Stop Punishing Kirsten Gillibrand For Al Franken’s Mistakes

Sen. Kirsten Gillibrand (D-N.Y.) has long been rumored to hold presidential ambitions. She was, for a time, seen as the heir apparent to Hillary Clinton, whose Senate seat she inherited. She has a reputation as a standout progressive ― she voted “no” on more of President Donald Trump’s appointees than any other Senate Democrat, and has been ahead of the curve on issues like paid family leave. She’s also an outspoken feminist, which ought to serve her well in an era of widespread hunger for progressive, female leadership.

Yet, headed into 2020, any mention of a Gillibrand presidential candidacy typically comes with the assurance that she is doomed. In August, HuffPost reported that powerful Democratic Party donors and other party tastemakers saw Gillibrand as guilty of ruining the political career of former Minnesota Sen. Al Franken. This week, Politico reported Gillibrand is being blackballed by those same donors after she called for Franken’s resignation in the wake of accusations (and photographic evidence) of sexual misconduct.

Despite what she may have wished, Gillibrand’s potential candidacy has become a test, not just of whether the country can handle a female president, but of how well our culture has absorbed the lessons of Me Too.

Gillibrand herself has been coy about whether she’ll run. Earlier this month, when “Morning Joe’s” Mika Brezinzki asked Gillibrand if she was considering a candidacy, she danced around the question without denying it: “For me, I think it’s a moral question, Mika. I really believe each of us has to ask ourselves, ‘What can you do to push against this horribleness that President Trump has put into the world?’” She added: “I will give it strong consideration as to whether that’s something I should do, but I think each one of us has to decide what will we do at this time to fight back as hard as we can.”

Gillibrand’s potential candidacy has become a test of how well our culture has absorbed the lessons of Me Too.

Nevertheless, Gillibrand’s potential donors are apparently convinced that she will declare her candidacy ― and they are furious. So, apparently, is Franken. The Politico piece paints a grim picture of the disgraced Franken still glad-handing behind the scenes with powerful Democratic donors, who come away declaring their loyalty to Franken, in their view “one of our best weapons against this administration.” One donor reportedly pledged not to lift a finger to elect Gillibrand, vowing, “absolutely, I will never do anything for her.”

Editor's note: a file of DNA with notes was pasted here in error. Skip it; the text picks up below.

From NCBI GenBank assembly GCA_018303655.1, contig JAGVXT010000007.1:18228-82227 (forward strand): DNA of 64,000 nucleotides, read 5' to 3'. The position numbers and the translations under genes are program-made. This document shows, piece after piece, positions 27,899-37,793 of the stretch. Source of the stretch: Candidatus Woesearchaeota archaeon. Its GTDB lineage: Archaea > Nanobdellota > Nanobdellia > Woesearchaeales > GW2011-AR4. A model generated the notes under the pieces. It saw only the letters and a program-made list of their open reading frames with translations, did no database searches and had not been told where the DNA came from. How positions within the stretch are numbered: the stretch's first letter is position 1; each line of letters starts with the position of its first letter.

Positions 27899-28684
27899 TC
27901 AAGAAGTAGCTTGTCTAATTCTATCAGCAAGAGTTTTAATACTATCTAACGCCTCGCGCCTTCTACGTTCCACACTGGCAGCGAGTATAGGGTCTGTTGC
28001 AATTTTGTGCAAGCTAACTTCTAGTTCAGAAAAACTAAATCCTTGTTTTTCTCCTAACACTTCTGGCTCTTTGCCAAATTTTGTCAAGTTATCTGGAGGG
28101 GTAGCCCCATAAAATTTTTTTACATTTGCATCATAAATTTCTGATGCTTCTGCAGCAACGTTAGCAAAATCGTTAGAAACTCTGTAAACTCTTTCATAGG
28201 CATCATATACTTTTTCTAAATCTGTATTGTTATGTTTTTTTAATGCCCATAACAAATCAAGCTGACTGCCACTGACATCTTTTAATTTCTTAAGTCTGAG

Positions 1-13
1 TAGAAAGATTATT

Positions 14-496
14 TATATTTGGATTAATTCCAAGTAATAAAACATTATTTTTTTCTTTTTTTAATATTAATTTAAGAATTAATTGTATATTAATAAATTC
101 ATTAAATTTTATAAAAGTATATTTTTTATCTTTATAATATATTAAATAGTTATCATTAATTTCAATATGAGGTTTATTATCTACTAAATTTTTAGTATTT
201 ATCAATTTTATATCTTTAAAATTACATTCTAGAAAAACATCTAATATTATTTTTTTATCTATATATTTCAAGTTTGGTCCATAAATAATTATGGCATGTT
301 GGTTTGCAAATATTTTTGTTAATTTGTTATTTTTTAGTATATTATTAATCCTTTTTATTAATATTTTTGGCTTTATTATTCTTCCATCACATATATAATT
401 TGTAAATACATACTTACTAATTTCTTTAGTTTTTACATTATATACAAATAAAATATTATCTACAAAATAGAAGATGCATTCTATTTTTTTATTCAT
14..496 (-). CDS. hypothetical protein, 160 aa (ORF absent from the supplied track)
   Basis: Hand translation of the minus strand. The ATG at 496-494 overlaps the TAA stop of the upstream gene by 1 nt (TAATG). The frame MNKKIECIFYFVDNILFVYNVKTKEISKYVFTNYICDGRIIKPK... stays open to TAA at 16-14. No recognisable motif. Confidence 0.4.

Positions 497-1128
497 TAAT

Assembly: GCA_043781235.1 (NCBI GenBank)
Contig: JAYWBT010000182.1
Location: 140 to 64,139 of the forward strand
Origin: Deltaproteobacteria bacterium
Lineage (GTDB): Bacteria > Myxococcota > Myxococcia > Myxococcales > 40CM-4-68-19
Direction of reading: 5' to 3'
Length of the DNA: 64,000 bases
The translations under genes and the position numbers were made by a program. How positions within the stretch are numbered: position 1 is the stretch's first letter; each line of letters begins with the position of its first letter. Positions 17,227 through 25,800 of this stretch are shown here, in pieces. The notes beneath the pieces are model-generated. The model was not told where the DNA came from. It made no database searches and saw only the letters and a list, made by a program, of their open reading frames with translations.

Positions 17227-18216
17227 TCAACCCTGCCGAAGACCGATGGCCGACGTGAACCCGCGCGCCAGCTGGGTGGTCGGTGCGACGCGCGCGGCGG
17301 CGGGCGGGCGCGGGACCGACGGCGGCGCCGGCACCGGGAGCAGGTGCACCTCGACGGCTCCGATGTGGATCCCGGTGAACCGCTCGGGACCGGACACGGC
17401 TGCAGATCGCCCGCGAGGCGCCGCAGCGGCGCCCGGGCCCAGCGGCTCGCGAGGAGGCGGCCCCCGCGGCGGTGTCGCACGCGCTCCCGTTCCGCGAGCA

Depressing as it is to picture Franken slinking around cocktail parties like some community-theater Iago, figuring out ways to punish women for holding him accountable, it’s important to note that Democratic resentment of Gillibrand has more than one source. In November 2017, at the beginning of Me Too, Gillibrand said that Bill Clinton should have resigned after the Monica Lewinsky affair, and that his behavior would be seen as sexual harassment in 2018. A few weeks later, when several women credibly accused Franken of harassment, Gillibrand was the first to call on him to resign. “I believe it would be better for our country,” she wrote, “if he sent a clear message that any kind of mistreatment of women in our society isn’t acceptable by stepping aside to let someone else serve.”

These statements were perfectly in line with Gillibrand’s career. Her work has always included a strong focus on sexual violence. She’s led the charge to overhaul the handling of sexual assault claims in the military, on college campuses, and, most recently, within Congress. She could not be a credible leader on the issue if she hadn’t internalized a very simple principle: When a man leverages his power and influence to harm women, that power must be taken away. She has, of course, called for Trump to resign.

Sen. Kristen Gillibrand (D-N.Y.) and then-Sen. Al Franken (D-Minn.), at a news conference at the U.S. Capitol on Feb. 8, 2011

Sen. Kristen Gillibrand (D-N.Y.) and then-Sen. Al Franken (D-Minn.), at a news conference at the U.S. Capitol on Feb. 8, 2011.

Yet, in the wake of Gillibrand’s statements about Clinton and Franken, supporters of both men accused her of backstabbing and ruthless calculation. Gillibrand — who began her career working for Bill Clinton, received mentoring from Hillary Clinton and once said Hillary’s “women’s rights are human rights” speech was the reason she entered politics — was accused of throwing her longtime mentor under the bus to preserve her own reputation. “She never said she regretted not speaking earlier, or taking the Clintons’ support or money,” complained former Clinton aide Philippe Reines.

Gillibrand’s statement on Franken pushed that brewing resentment to a boil. Her visit to “The View” turned into a tribunal. “I just thought that was unfair, to make [Franken] an example,” Joy Behar complained, “when the president of the United States has so many sexual assault allegations.” (Again: Gillibrand has frequently called for Trump to resign.) “In her relentless positioning for a possible presidential run in 2020,” one Daily Beast columnist asked, “was [Gillibrand] too quick on the trigger when she hit fellow Democrat Al Franken with a blast of buckshot and drove him to resign his Senate seat?” insinuating that she had not just ruined Franken, but killed him. 

No one likes to be insulted in the media, but these weren’t just insults. George Soros, one of the most powerful Democratic donors, announced that he would be willing to personally kneecap Gillibrand’s chances, explaining that she is responsible for pushing … Al Franken, whom I admire, to resign. In order to improve her chances.”